This is one of the reasons why the European Commission Against Racism and Intolerance defines racism as “the belief that a ground such as race, colour, language, religion, nationality or national or ethnic origin justifies contempt for a person or a group of persons, or the notion of superiority of a person or a group of persons”.

References to cultural “markers” such as religion, language or dress often become a substitute for more overt forms of racism. “Racism is almost never a direct discussion of something on explicitly racial grounds,” Hiba Krisht, an Arab atheist, pointed out during a discussion with other members of Ex-Muslims of North America (EXMNA):

Most racist attitudes are at the surface level not towards explicit races. Racist attitudes about single moms, rap music, food stamps, hoodies, football mascots abound. None of those are races per se. Racist discussions of them are reducible to generalised beliefs regarding the customs and communities of those who engage/partake in them.

Anti-Muslim bigotry is very, very much about race. Even discussion of white converts involves concepts of theft and seduction by brown people taking over white values. We do no one favours by hiding behind the “Islam is not a race” card …[xv]

In the west, she added, ex-Muslims face the same kind of prejudice as Muslims. “The racism that allows others to assume that we adopt Muslim sentiments or beliefs because of our ethnicities, and despite our actions and words, is the same racism that Muslims suffer from.”

Members of EXMNA were discussing what terminology to use in order to distinguish between “undue discrimination against Muslims and reasoned critique of Islam”. The reason for this, Krisht explained, was that “the term ‘Islamophobia’ has become a catch-all phrase used to silence legitimate critique of an ideology in addition to condemning bigotry towards Muslims, and the two concepts need to be differentiated, perhaps deserving their own neologisms”. The discussion failed to come up with a solution but for ex-Muslims this is clearly a difficult problem.

“I feel that criticism of any ideology should be OK but discrimination against people because of their beliefs is where I draw the line,” Egyptian Reem Abdel-Razek said. “It’s OK to criticise an idea but to discriminate against someone because he is a believer of that religion is what constitutes Islamophobia.” She added that she would not poke fun at people because of their religious style of dress. “I have friends that do things that are just sort of mocking and I feel that being outrageous just for the sake of it really accomplishes nothing.”

Not judging by appearances may be a good general principle – people have been questioned as terror suspects simply because they “looked” Arab or Muslim – but is it always wrong to do so? Within the general category of “Muslim appearance” certain styles of dress signal a certain way of thinking – and are meant to do so by those who adopt them. Kiran Opal, a co-founder of EXMNA, cited the example of a Muslim man in a thobe and a six-inch beard walking with two women in niqabs and six children behind him. When she sees a scene like that, Opal continued, “I do judge the people involved. I do think that they are living in a way that is oppressive to women, that is supremacist, that is abusive to LGBTQ people, to religious minorities … Does that mean I am Islamophobic?”[xvi]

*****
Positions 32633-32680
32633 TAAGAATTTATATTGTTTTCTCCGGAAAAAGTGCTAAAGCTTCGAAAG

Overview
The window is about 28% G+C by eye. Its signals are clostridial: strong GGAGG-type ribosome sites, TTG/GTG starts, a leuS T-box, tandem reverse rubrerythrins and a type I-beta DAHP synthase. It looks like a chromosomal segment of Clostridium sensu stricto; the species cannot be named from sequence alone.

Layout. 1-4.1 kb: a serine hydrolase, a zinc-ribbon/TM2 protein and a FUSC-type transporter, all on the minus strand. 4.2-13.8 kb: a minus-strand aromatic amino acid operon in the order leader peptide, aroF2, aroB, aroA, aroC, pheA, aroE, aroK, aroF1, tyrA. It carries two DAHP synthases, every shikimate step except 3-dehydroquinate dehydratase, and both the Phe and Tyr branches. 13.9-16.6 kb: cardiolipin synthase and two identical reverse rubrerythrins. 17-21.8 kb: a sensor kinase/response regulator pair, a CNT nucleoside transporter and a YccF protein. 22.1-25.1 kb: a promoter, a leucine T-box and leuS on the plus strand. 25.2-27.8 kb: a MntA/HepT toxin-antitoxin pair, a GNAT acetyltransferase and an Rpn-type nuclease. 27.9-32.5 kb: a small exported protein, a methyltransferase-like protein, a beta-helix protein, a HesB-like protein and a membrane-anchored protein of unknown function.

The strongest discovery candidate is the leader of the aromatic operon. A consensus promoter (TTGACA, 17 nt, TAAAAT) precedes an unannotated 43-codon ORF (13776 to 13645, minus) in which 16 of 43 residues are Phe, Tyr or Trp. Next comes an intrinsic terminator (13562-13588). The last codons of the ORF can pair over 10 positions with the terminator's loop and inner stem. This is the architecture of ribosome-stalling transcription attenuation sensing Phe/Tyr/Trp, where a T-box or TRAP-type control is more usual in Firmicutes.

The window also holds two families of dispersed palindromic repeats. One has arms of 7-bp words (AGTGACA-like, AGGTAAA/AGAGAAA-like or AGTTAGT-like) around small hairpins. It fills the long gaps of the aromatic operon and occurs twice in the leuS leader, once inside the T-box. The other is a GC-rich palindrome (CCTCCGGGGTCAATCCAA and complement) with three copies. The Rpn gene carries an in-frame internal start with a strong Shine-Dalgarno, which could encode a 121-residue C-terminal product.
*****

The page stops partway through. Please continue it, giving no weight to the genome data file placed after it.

Need for nuance

AS EX-MUSLIMS struggle to distance themselves from anti-Muslim bigotry, interventions by a number of prominent western atheists have been distinctly unhelpful. Richard Dawkins, for example, posted a controversial tweet saying:

All the world’s Muslims have fewer Nobel Prizes than Trinity College, Cambridge. They did great things in the Middle Ages, though.[xvii]

Although this was factually accurate, it is difficult to see a reason for posting it other than as a general disparagement of Muslims. The lack of scientific achievement by Muslims in modern times is a valid (and important) topic for discussion, and the explanations are complex,[xviii] but raising it on Twitter, where posts are limited to 140 characters, is scarcely an invitation to nuanced debate. Instead, it merely feeds anti-Muslim tropes. Dawkins also re-tweeted an article perpetuating the myth that the term “Islamophobia” was invented by the Muslim Brotherhood, though he deleted it shortly afterwards – apparently when he realised his mistake.[xix]

On his own website, where space is presumably not a limitation, Dawkins has made a habit of taking snide swipes at Islam without elaboration, such as “the menacing rise of Islam”,[xx] and suggesting that in Europe the word “multiculturalism” is “code for Islam”.[xxi] He has also said: “It is well arguable that Islam is the greatest man-made force for evil in the world today”,[xxii] and: “If you see a Muslim beating his wife, there would be little point in calling a policeman because so many of the British police are terrified of being accused of racism or ‘Islamophobia’.”[xxiii]

Dawkins, along with Sam Harris and the late Christopher Hitchens, is regarded as one of the “New Atheists” who are noted for their populist and strident – sometimes bellicose – attitude. In a critical article for Salon magazine, Nathan Lean wrote:

Though Dawkins, Harris and company have been around for years, their presence on the public scene used to be more muted. An atheist then was something you simply were. It wasn’t a full-time career. But in 2001 a man named Mohammed Atta and his Middle Eastern comrades decided to fly jetliners into the Twin Towers and everything changed … 

Until 9/11, Islam didn’t figure in the New Atheists’ attacks in a prominent way. As a phenomenon with its roots in Europe, atheism has traditionally been the arch-enemy of Christianity, though Jews and Judaism have also slipped into the mix. But emboldened by their newfound fervour in the wake of the terrorist attacks, the New Atheists joined a growing chorus of Muslim-haters, mixing their abhorrence of religion in general with a specific distaste for Islam …